Microsoft Waives EU Hearing

President Bush waves as he arrives at the White House in Washington from Camp David, Md., Sunday, July, 22, 2007.
AP Photo
Microsoft Corp. said Wednesday it has waived its right to a hearing before European regulators, hoping to speed resolution of its antitrust woes in Europe.

At the same time, the European Commission said on Wednesday it expected to reach a conclusion next year in its antitrust probe of U.S. software giant.

The procedural move by Microsoft does not mean an automatic start to settlement talks with the European Commission, the EU's executive arm. But it could hurry the process along by skipping over what might have been a contentious faceoff, originally set for Dec. 20-21.

"Rather than focus our energies on an oral hearing, we'd rather put our energies on continuing our discussions with the Commission to resolve the issues of concern for them," Microsoft spokeswoman Tiffany Steckler said in Paris.

"When they would like to move into discussions with us, we're ready and available."

A spokeswoman for the Commission's antitrust office, Amelia Torres, declined to comment on whether the case would now move faster.

"If Microsoft doesn't want a hearing, we'll just continue with the investigation," she said.

She said the Commission was studying the reply sent by Microsoft to the Commission's allegations. "The Commission will then have to reach a conclusion which will probably be next year," she said.

Microsoft's desire to put the three-year EU investigation behind it follows two big settlement deals in the United States — one with the federal government and nine of the 18 states that sued the company, and another to resolve consumer class-action lawsuits.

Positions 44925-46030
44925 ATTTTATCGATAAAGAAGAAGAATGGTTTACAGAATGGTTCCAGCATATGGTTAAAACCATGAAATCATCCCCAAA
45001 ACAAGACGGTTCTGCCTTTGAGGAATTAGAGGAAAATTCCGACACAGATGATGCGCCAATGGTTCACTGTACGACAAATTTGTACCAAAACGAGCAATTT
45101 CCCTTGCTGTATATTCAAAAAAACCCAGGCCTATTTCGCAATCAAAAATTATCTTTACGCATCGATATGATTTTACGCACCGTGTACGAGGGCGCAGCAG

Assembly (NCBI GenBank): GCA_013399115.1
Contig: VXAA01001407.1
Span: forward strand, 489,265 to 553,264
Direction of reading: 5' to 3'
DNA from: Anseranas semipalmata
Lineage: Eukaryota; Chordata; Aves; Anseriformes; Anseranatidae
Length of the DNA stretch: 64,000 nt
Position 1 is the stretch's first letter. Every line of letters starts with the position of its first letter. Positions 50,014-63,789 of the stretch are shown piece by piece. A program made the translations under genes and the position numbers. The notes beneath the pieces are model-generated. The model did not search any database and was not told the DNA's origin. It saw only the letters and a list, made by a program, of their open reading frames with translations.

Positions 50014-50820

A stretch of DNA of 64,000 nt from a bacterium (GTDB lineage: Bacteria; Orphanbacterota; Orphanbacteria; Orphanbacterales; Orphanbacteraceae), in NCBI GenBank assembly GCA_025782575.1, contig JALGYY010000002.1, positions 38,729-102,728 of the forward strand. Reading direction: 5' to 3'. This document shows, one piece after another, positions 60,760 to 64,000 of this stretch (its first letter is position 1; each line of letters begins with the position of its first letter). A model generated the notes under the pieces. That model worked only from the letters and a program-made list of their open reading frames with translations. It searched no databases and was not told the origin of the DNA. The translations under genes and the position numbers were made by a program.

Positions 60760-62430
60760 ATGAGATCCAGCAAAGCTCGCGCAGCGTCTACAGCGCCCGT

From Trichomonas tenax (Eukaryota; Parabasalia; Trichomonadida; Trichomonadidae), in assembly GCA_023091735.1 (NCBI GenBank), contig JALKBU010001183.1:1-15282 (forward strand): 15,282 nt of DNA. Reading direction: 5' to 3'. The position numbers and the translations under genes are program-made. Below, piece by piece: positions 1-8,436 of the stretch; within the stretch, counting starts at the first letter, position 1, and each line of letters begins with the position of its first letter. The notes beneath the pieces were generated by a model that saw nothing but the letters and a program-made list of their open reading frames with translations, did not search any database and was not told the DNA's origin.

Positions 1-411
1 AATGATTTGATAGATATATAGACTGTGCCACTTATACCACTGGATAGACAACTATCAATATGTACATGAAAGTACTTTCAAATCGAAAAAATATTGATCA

EU Competition Commissioner Mario Monti has stressed that despite some areas of overlap, his investigation is separate from the U.S. concerns.

In its "statement of objections" last August, the EU charged that Microsoft may be violating antitrust laws by bundling its Media Player into its Windows operating system, giving it an unfair advantage over competing products that also play online music and video.

The EU also charged Microsoft was trying to extend its dominance into the market for servers, which tie desktop computers together, by illegally withholding key information rivals like Sun Microsystems need for their products to work well with Windows.

Some U.S. states have refused to join the settlement hammered out by the Bush administration partly over that same issue of "inter-operability," arguing Microsoft should be required to disclose more technical information to competitors.

The Microsoft spokeswoman said the company's written reply to the Commission, submitted Nov. 16, answered "in detail" the EU's concerns about interoperability, although she declined to elaborate.

Torres said the EU's merger task force is still reviewing Microsoft's response.

She also noted that although an oral hearing is "primarily" for the defendant, competitors who brought the initial complaint also have a right to be heard and may still request a hearing.

She declined t speculate on whether Microsoft could be forced to participate if one is requested by a competitor like Sun, saying that would be up to the EU official who runs the hearing.

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